Study Examines Effect of Housing Vouchers on Homeless Veterans with Mental Illness
As treatment of homeless adults with mental illness has shifted to community-based approaches, attention to housing has become central to rehabilitation and recovery. Beginning in 1986, homeless adults were offered rental subsidies in the form of housing vouchers made available through federal funds. The Housing and Urban Development-Veterans Affairs Supportive Housing (HUD-VASH) program is similar and was created for homeless Veterans with mental illness. This study examined how homeless Veterans with mental illness obtain housing without a voucher, and whether greater employment earnings or better clinical outcomes were associated with such housing success. Data were obtained from a three-year prospective experimental study of HUD-VASH and included 419 homeless Veterans who had received a diagnosis of a major psychiatric or substance use disorder. Investigators conducted a secondary analysis of the data to examine housing status at the time of the original 3-month follow-up interview. Veterans were classified into four groups: 1) independently housed without a voucher (n=96), 2) independently housed with a voucher (n=93), 3) housed in another individual’s place (n=60), and 4) not yet housed (i.e., living in institution, homeless; n=170). Investigators also assessed socio-demographics and quality of life.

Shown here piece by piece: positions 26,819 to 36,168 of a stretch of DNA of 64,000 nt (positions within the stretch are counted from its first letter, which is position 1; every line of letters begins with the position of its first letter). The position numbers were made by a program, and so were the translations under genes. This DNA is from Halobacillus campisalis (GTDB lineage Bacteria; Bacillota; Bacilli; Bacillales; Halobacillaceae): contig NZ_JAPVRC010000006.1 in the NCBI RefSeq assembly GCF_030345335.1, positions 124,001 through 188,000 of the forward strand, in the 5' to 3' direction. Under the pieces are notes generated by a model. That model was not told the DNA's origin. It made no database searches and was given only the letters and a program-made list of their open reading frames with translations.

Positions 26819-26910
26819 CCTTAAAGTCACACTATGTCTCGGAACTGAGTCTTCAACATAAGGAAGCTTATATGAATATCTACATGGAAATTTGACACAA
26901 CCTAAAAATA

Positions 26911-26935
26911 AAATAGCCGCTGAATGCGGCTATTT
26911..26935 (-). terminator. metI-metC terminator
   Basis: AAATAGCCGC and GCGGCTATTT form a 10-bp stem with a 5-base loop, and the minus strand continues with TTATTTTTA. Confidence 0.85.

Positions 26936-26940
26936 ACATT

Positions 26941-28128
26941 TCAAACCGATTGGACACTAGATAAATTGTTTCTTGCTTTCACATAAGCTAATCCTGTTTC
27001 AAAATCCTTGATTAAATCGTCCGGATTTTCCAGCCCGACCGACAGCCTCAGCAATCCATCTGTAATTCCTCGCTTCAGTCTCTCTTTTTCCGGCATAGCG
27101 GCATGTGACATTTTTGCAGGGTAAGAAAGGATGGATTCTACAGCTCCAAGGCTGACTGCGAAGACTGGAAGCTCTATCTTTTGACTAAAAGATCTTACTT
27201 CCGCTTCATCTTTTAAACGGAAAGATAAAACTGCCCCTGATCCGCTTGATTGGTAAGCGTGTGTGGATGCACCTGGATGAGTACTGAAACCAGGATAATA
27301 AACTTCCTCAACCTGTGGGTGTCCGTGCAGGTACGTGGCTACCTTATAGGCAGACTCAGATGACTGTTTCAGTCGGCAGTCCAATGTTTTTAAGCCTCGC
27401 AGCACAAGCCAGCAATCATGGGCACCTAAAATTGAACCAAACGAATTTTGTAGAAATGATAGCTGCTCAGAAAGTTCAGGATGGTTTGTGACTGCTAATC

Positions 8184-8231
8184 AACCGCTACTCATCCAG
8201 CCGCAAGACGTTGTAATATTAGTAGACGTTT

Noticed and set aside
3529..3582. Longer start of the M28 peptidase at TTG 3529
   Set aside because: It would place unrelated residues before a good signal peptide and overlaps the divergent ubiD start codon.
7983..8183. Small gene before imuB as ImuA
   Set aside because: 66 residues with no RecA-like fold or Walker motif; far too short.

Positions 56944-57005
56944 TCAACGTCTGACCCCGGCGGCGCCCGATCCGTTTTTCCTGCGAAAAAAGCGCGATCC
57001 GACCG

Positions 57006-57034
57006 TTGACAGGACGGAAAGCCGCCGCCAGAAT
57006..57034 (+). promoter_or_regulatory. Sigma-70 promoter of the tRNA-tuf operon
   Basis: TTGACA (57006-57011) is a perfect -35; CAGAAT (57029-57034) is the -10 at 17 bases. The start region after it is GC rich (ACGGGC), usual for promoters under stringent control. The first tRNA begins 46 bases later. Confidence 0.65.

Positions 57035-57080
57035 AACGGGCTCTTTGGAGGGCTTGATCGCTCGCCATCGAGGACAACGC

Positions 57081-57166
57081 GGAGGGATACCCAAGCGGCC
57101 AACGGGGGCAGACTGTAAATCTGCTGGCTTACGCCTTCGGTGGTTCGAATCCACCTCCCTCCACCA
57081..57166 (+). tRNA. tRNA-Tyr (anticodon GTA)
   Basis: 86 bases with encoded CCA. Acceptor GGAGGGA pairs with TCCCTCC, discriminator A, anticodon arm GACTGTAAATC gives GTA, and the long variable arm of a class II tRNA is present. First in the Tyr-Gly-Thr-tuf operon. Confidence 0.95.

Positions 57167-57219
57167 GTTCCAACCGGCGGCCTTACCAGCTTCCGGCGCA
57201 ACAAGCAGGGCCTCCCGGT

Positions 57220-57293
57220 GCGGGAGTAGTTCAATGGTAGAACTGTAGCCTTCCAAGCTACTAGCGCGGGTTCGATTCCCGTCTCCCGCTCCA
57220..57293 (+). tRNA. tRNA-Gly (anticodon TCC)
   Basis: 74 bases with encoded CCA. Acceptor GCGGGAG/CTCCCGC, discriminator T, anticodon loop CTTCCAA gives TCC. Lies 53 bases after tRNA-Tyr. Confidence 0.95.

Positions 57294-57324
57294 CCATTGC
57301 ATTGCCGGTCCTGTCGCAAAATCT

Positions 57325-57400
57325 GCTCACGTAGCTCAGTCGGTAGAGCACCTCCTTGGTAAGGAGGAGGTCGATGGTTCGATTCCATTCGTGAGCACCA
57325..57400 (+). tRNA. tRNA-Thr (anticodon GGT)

- Veterans who obtained independent housing without a voucher worked more days and had higher employment income than those with a voucher, but they were less satisfied with their housing.
- Veterans who used vouchers lived in housing with the highest rent, but paid less of their own income toward rent because of their vouchers. They also reported the highest quality of life with respect to their living situation, higher satisfaction with their housing, and higher safety scores.
- Veterans who were ‘not yet housed’ had lower scores on quality of life related to family, leisure, life satisfaction, and living situation than all other groups.
- About one-third of Veterans who obtained independent housing without a voucher lived with others, most often with a family member, and reported lower total rent costs, but paid the greatest share of the rent themselves.
- Approximately 80% of participants were diagnosed with alcohol or drug dependency. There were no differences in psychiatric, substance abuse, or legal outcomes between groups at three months; however, data over all three years shows that Veterans who were not housed had higher psychiatric, substance abuse, and work problems over time than all other groups.
- This study was observational and could not determine causality. Relevant baseline differences may have existed that were not measured and therefore were not included in the analyses.
- The association among specific psychiatric disorders, housing, and outcome were not evaluated.
- In 2008, the HUD-VASH program began providing vouchers for families, but related outcomes have not been studied.
Drs. Tsai and Rosenheck are part of VA’s New England Mental Illness Research, Education, and Clinical Center, HSR&D’s Pain Research, Informatics, Medical Comorbidities, and Education Center, and the VA National Center on Homelessness among Veterans. Dr. Kasprow is part of VA’s Northeast Program Evaluation Center.
Tsai J, Kasprow W, and Rosenheck R. Exiting Homelessness without a Housing Voucher: A Comparison of Independently Housed and other Homeless Veterans. Psychological Services 2011 May;8(2):114-122.